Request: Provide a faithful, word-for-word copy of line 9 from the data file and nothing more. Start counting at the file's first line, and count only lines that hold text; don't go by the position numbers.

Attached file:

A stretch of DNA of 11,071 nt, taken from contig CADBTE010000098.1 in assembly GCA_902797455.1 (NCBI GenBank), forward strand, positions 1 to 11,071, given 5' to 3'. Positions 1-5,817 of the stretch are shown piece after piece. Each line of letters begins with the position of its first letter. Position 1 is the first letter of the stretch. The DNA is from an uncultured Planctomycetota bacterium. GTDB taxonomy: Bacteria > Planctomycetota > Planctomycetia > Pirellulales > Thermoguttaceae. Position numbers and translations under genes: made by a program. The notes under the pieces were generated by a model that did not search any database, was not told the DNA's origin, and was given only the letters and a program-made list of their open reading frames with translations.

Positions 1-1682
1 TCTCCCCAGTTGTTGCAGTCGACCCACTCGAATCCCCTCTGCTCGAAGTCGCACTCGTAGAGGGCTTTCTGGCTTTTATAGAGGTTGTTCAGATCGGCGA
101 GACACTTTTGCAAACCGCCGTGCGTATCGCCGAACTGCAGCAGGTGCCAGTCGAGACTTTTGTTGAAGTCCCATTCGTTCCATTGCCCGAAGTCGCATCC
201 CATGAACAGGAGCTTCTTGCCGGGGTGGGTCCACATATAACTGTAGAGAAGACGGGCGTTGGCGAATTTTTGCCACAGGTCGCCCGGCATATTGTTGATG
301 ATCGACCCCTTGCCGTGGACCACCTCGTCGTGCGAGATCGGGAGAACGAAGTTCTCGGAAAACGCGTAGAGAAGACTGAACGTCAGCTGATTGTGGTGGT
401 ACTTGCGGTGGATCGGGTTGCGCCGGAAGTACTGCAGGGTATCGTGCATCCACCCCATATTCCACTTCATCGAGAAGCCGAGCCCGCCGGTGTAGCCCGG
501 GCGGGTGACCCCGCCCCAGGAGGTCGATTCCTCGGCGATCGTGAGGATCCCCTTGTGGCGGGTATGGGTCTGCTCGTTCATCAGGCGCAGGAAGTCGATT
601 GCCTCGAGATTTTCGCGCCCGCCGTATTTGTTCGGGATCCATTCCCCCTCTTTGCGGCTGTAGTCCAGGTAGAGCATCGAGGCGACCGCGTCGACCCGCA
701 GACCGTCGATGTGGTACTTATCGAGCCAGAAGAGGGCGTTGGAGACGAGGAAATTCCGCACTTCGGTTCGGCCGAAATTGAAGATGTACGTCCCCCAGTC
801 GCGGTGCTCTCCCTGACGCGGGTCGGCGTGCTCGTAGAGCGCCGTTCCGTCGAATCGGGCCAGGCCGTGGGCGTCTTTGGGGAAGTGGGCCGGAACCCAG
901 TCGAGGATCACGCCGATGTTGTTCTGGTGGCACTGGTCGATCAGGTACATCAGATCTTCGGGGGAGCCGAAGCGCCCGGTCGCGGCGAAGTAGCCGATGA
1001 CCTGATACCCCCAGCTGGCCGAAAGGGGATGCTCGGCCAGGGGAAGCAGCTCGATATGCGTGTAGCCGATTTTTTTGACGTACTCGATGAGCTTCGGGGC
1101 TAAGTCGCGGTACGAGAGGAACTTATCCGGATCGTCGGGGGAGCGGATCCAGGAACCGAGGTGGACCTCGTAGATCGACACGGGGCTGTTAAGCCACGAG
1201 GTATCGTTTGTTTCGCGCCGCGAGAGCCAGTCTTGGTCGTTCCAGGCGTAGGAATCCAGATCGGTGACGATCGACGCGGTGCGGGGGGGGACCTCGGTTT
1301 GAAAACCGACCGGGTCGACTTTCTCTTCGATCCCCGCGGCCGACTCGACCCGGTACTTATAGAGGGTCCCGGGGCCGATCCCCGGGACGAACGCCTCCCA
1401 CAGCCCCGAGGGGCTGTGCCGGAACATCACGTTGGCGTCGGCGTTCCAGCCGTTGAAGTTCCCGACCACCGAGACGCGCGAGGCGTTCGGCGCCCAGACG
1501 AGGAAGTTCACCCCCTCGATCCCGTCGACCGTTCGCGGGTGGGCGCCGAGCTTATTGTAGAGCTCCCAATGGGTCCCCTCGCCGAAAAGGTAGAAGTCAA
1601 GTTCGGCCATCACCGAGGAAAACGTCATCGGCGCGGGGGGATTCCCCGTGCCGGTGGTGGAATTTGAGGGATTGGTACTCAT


601 GCCTCGAGATTTTCGCGCCCGCCGTATTTGTTCGGGATCCATTCCCCCTCTTTGCGGCTGTAGTCCAGGTAGAGCATCGAGGCGACCGCGTCGACCCGCA